Written by New Orleans legend Allen Toussaint, another New Orleans legend, trumpeter Al Hirt, took this song to #4 in 1964.
Okay, geezers, do you remember this? In 1962 a Maxwell House Coffee commercial got this started. It was turned into a top-10 hit by Bille Joe and the Checkmates.
You know this one. From one of the greatest film scores ever, this particular theme was used in commercials for Marlboro cigarettes starting in 1963. In my arrangement I tried to imagine how the Ventures or a surf-rock band might present it.
Not much explanation needed here. If you were around, you remember the show and the famous theme.
Duane Eddy’s biggest-ever hit was with this tune in 1960. It is the theme from the movie of the same name: a 1960 film from Columbia Pictures, starring Dick Clark as Neil Hendry, an American high school teacher who tries to make a difference in the lives of his students. The film co-starred Tuesday Weld, Michael Callan, Warren Berlinger, Roberta Shore, Doug McClure, and Victoria Shaw. Duane Eddy and James Darren had cameo roles as themselves.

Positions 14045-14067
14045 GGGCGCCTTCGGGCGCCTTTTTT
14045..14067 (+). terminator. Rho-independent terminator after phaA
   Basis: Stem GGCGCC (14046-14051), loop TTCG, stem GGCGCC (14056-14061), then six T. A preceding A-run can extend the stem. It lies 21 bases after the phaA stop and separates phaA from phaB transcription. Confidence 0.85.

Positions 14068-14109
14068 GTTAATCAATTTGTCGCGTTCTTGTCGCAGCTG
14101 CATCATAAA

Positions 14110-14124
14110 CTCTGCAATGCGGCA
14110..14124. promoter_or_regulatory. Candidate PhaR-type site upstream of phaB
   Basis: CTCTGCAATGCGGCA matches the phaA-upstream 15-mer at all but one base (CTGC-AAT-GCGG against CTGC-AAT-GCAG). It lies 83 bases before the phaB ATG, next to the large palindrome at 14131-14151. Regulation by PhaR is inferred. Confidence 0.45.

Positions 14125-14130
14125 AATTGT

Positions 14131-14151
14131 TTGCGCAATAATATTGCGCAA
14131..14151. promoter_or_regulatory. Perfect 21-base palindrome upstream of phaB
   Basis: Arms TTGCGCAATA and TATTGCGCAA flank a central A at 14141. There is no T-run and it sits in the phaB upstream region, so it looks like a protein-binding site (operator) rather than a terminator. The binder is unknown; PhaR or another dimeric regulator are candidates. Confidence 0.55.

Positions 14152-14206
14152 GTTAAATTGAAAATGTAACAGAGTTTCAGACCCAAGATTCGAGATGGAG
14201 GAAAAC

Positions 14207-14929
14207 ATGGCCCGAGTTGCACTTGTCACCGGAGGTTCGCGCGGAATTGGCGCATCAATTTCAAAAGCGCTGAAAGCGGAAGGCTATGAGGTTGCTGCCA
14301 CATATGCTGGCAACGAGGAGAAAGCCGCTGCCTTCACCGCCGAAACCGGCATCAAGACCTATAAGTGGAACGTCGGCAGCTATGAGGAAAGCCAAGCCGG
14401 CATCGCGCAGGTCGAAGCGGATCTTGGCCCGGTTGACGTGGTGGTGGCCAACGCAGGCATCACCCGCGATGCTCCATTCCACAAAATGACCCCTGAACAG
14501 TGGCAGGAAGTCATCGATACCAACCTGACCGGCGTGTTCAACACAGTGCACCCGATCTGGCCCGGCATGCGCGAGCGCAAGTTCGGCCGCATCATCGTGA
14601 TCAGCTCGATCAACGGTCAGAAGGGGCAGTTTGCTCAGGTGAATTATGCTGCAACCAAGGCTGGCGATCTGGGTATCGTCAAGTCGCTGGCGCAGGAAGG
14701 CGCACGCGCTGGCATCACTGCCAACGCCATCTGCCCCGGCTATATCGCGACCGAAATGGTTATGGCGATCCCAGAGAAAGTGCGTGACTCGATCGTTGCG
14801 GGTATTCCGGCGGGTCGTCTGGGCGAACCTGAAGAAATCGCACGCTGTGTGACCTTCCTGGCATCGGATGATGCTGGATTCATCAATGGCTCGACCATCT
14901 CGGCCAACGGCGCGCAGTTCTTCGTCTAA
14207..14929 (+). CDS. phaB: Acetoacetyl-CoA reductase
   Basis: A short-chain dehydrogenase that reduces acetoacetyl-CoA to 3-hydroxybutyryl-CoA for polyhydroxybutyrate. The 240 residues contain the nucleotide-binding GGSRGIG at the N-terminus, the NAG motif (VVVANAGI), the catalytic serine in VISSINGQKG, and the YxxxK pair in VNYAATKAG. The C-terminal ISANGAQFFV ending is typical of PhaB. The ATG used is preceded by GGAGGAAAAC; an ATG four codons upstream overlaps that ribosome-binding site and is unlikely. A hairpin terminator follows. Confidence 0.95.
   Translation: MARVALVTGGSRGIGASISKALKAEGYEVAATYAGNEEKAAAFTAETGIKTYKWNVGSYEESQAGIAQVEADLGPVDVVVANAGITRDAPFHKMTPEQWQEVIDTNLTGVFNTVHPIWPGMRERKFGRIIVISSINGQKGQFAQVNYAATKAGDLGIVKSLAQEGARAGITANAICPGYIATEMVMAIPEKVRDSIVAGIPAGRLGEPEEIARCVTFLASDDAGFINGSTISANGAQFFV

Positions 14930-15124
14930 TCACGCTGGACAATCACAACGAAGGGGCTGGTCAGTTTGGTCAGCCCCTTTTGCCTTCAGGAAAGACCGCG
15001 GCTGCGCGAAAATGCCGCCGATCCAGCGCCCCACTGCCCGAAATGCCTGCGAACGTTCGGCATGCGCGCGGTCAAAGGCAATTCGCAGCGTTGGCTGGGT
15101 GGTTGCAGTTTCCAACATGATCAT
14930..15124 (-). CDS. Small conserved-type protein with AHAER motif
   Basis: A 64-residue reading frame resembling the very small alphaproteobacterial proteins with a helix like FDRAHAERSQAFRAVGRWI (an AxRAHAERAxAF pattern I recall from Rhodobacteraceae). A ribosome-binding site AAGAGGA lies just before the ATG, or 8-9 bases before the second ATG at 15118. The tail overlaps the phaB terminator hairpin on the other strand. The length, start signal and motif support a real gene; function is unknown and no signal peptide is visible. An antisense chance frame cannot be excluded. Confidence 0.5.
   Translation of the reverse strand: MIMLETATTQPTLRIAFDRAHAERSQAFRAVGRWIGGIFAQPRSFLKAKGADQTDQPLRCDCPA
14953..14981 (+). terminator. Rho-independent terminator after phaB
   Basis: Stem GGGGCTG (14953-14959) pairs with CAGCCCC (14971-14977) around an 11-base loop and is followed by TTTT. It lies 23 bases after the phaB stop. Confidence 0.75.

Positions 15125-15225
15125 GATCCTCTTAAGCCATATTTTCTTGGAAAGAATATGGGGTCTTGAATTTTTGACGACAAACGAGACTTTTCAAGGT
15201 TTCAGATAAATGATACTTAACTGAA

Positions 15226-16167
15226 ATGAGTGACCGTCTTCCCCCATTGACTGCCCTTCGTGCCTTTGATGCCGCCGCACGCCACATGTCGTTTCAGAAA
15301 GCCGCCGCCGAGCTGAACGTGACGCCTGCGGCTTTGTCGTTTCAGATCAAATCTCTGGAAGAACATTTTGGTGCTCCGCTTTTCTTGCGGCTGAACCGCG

This tune was Lonnie Mack’s 2nd top-40 hit in 1963, although it did not climb as high as his first, “Memphis”. My arrangement is done in the manner a surf-rock band might have performed it.
As a long-time student of guitar who believes in giving full credit to those who shaped our instrument, I had to pay tribute to Lonnie Mack. This version of “Memphis” is based on his hit from 1963, and adds a few twists from my own style and vocabulary.